European Leaders Split on Russian Security Plan | Europe | News and current affairs from around the continent | DW | 07.02.2009

Visit the new DW website

Take a look at the beta version of We're not done yet! Your opinion can help us make it better.

  1. Inhalt
  2. Navigation
  3. Weitere Inhalte
  4. Metanavigation
  5. Suche
  6. Choose from 30 Languages


European Leaders Split on Russian Security Plan

Top officials from the European Union and NATO look for unity on Russian proposals for a new security treaty in Europe. While the NATO chief was critical of Moscow, France's Sarkozy said Russia posed no military threat.

Red Square in Moscow, collage with EU stars

Europe has mixed opinions on a new security deal with Russia

Russian President Dmitry Medvedev's call for a new treaty in Europe "deserves to be taken seriously" and Europe and the United States "should engage in this discussion," EU foreign-policy chief Javier Solana told the prestigious Munich Security Conference.

But the secretary general of NATO, Jaap de Hoop Scheffer, whose organization will be crucial to any new security arrangement, ruled out such a discussion as long as Russia plans to build military bases in the breakaway Georgian regions of South Ossetia and Abkhazia.

"I cannot see how we can have such a discussion of the new architecture ... when Russia is building bases inside Georgia. That cannot be ignored, and it cannot be the foundation of a new security architecture," De Hoop Scheffer told some 350 top world politicians.

NATO Secretary General Jaap de Hoop Scheffer

Scheffer said the Russia-Georgia conflict was a reason not to start security talks

French President Nicolas Sarkozy said that Medvedev's proposal was worth considering. "Russia today does not constitute a military threat to the European Union and NATO," he said, adding that Moscow had "too many internal challenges" to contemplate military aggression.

Opposition to spheres of influence

Any deal would have to uphold the role of the US in European security and the freedom of European states to choose their allies, and ban the idea of "spheres of influence" in Europe, Solana said.

The treaty should not give any country the right to stop another state joining NATO, De Hoop Scheffer agreed.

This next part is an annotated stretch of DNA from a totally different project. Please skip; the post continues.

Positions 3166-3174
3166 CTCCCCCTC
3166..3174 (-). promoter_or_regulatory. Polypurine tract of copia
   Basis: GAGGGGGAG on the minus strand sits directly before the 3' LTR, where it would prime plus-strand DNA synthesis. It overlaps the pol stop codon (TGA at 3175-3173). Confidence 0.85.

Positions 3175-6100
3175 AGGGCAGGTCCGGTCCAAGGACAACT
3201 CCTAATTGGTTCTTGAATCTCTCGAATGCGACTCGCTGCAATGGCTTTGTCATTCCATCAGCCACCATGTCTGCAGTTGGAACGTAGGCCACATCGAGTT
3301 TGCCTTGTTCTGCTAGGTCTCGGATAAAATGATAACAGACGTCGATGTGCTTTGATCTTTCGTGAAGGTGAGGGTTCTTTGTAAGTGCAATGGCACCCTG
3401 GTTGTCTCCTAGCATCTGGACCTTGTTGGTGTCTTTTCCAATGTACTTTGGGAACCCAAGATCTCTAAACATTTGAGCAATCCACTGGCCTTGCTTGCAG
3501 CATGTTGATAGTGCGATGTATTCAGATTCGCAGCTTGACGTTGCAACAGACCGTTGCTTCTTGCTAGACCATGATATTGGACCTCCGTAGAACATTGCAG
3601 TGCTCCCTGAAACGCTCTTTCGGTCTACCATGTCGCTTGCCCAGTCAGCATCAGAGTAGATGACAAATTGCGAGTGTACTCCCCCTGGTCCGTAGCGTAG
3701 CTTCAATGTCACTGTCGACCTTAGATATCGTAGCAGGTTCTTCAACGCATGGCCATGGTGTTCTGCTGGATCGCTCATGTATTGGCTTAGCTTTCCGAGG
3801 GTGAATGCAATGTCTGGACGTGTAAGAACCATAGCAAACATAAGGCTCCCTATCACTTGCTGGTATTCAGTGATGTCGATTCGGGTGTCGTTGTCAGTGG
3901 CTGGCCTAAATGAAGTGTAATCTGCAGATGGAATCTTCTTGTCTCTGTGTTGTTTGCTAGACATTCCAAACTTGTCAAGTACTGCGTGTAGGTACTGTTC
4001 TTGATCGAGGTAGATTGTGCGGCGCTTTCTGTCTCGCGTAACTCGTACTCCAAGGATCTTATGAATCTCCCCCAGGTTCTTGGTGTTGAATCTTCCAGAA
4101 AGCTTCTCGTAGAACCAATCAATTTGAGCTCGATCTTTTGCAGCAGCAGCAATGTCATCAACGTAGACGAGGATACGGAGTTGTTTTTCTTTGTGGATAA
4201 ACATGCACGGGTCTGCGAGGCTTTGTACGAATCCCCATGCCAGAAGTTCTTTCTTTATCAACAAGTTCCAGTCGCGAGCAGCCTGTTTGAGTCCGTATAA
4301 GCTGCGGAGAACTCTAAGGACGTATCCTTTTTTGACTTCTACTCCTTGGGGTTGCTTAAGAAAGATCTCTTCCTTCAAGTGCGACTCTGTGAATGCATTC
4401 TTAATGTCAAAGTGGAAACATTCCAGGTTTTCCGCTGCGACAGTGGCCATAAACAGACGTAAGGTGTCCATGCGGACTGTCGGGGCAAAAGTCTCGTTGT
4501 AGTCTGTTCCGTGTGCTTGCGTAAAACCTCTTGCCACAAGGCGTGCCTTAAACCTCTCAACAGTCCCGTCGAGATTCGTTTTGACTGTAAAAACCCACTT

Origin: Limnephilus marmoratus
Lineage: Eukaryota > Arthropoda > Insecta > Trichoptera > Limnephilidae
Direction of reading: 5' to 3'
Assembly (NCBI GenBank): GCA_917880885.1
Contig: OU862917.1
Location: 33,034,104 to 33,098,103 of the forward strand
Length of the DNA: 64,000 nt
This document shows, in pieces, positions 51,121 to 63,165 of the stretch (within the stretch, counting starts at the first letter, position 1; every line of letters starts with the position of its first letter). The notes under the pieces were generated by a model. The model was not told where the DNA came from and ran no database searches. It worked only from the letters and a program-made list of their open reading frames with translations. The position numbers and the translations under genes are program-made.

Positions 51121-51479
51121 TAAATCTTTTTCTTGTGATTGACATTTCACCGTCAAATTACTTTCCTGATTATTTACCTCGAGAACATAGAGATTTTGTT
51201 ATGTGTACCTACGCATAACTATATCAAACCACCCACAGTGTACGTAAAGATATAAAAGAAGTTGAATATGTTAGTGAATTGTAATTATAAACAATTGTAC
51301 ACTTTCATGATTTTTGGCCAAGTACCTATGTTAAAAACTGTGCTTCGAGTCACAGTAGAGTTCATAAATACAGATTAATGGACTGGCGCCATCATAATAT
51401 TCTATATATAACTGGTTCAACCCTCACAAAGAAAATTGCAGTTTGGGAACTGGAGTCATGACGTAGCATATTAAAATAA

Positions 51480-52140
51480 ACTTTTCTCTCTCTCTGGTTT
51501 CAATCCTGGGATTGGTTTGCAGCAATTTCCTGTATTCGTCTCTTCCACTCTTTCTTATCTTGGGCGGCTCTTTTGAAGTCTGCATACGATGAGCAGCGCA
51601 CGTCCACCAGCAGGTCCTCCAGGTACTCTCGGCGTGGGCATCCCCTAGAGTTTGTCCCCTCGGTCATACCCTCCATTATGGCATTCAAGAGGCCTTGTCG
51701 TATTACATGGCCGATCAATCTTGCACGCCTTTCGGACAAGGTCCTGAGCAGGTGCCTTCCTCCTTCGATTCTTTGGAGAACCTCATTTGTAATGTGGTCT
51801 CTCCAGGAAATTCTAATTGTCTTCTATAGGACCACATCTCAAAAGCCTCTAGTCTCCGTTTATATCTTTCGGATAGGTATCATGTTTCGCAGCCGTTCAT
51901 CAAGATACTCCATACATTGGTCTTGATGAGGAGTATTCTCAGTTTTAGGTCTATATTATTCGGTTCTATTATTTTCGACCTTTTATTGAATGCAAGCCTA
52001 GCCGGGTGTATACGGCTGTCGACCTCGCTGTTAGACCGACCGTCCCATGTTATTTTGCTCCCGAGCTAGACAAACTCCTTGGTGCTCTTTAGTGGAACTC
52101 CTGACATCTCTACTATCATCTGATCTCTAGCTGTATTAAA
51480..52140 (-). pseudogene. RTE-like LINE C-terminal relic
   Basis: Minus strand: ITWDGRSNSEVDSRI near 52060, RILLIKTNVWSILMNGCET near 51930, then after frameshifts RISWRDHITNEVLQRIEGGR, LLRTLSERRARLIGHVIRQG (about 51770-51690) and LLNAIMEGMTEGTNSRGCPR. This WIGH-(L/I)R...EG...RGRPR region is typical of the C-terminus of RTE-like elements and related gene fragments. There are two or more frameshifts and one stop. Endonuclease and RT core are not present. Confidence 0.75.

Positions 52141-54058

Medvedev launched the call for an international treaty aimed at outlawing the use of force "from Vancouver to Vladivostok" last June. His proposal came as tensions between Moscow and Washington were rising over plans by then-US president George W. Bush to site elements of a US missile-defense system in Central Europe and to enlarge NATO to bring in Georgia and Ukraine.

Medvedev's call had received a mixed response in Europe, which hardened in the wake of Russia's August war with Georgia over the breakaway Georgian regions of South Ossetia and Abkhazia.

Russia ready to reduce nuclear arms

On the sidelines of the Munich conference, Russian Foreign Minister Sergei Lavrov on Saturday said that Russia was prepared to further reduce its nuclear missile arsenal and to engage in talks with the US on replacing the Strategic Arms Reduction Treaty, which expires at the end of the this year.

The so-called START was a landmark Cold War-era disarmament pact between the US and the then-Soviet Union and Moscow has long sought talks on its replacement.

While the previous US administration had been slow to address the issue, US Secretary of State Hillary Clinton promised before her appointment to quickly begin negotiations on START.

Lack of trust between Russia, West

Solana said that the key problem in the relationship between Russia and the West was a lack of trust, which should be addressed by creating a "climate of cooperation."

"Cooperation between the EU, the US and Russia on some of most difficult issues has been very positive: Iran, the Middle East, non-proliferation, terrorism... I hope that will continue and be expanded to the financial crisis and climate change," he said.

DW recommends